I am sure that most of the Genisis 3 people still have a project or two that are pretty amazing, that are either in the process, or about to start. I am sure that there are projects on the “wish list” for many of us that,through some exposure would rip open our industry and create a craving for the insanely, perfect, oppullant most needed and enjoyed healthy recreation product.
    I for one have had the opportunity to change directions in my life several times. I too have looked back and said, what if. Was there some regrets, yes. Was it detrimental, I am still here! I believe I am in a better spot! Am I a mega millionaire, no. Am I happy, well that’s not fair, I am a bi polar Capricorn. Attitude changes too quickly.
    If Watershapes isn’t on my cable channel by next summer then I will be dissappointed. You, Eric and staff need to make a radical change of direction, we all do it. We’ve all done it, and you have ALL of our support.

    Stan Zielinski
    Zee’s WaterWorks

  2. Dave Garton says:

    Jim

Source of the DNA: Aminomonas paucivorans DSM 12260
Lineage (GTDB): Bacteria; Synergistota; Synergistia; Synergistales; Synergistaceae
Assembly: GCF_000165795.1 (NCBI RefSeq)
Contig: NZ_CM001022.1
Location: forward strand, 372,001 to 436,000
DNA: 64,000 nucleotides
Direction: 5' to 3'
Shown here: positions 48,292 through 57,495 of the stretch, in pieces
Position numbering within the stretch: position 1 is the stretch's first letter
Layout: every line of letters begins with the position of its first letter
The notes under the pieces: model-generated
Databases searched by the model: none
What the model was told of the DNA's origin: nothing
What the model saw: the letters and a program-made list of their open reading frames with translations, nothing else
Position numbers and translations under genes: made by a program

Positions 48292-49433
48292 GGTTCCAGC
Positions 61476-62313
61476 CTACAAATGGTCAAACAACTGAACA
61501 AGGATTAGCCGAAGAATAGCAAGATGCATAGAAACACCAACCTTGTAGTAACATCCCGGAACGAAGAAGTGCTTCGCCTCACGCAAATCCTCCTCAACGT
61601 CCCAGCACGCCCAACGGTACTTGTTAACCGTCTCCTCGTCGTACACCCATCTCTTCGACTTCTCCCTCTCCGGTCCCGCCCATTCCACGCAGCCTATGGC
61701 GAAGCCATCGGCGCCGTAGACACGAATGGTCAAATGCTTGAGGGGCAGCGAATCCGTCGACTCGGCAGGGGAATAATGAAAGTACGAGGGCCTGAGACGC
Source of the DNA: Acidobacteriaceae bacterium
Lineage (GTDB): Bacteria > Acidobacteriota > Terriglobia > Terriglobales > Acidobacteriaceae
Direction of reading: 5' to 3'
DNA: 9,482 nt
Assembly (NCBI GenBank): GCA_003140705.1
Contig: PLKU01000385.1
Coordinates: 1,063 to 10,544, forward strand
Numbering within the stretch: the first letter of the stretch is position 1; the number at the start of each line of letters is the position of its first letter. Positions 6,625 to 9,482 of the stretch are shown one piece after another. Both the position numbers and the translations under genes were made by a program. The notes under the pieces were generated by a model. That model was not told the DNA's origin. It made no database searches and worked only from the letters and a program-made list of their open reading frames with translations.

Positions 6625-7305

I am the first to say I have claw marks on everything I have let go of. And sometimes it is circumstances so far removed from my control as to make my reluctance to change seem laughable. So here I am at sixty, just received a new titanium hip having worn my old one out building water features for the past delightful twenty years, and even though my brain is still trying to hold onto the way I used to do it, the phone has been ringing asking me to teach others what I did so they can expand their repertoire of creating great Watershapes. I am seeking out a great coach on speaking so I can be better at this, creating a series of talks that both entertain and teach in their presentation, and building a series of plans for purchase that will help others be able to build in custom ways a variety of water touches to any design from minuscule to grand in scale.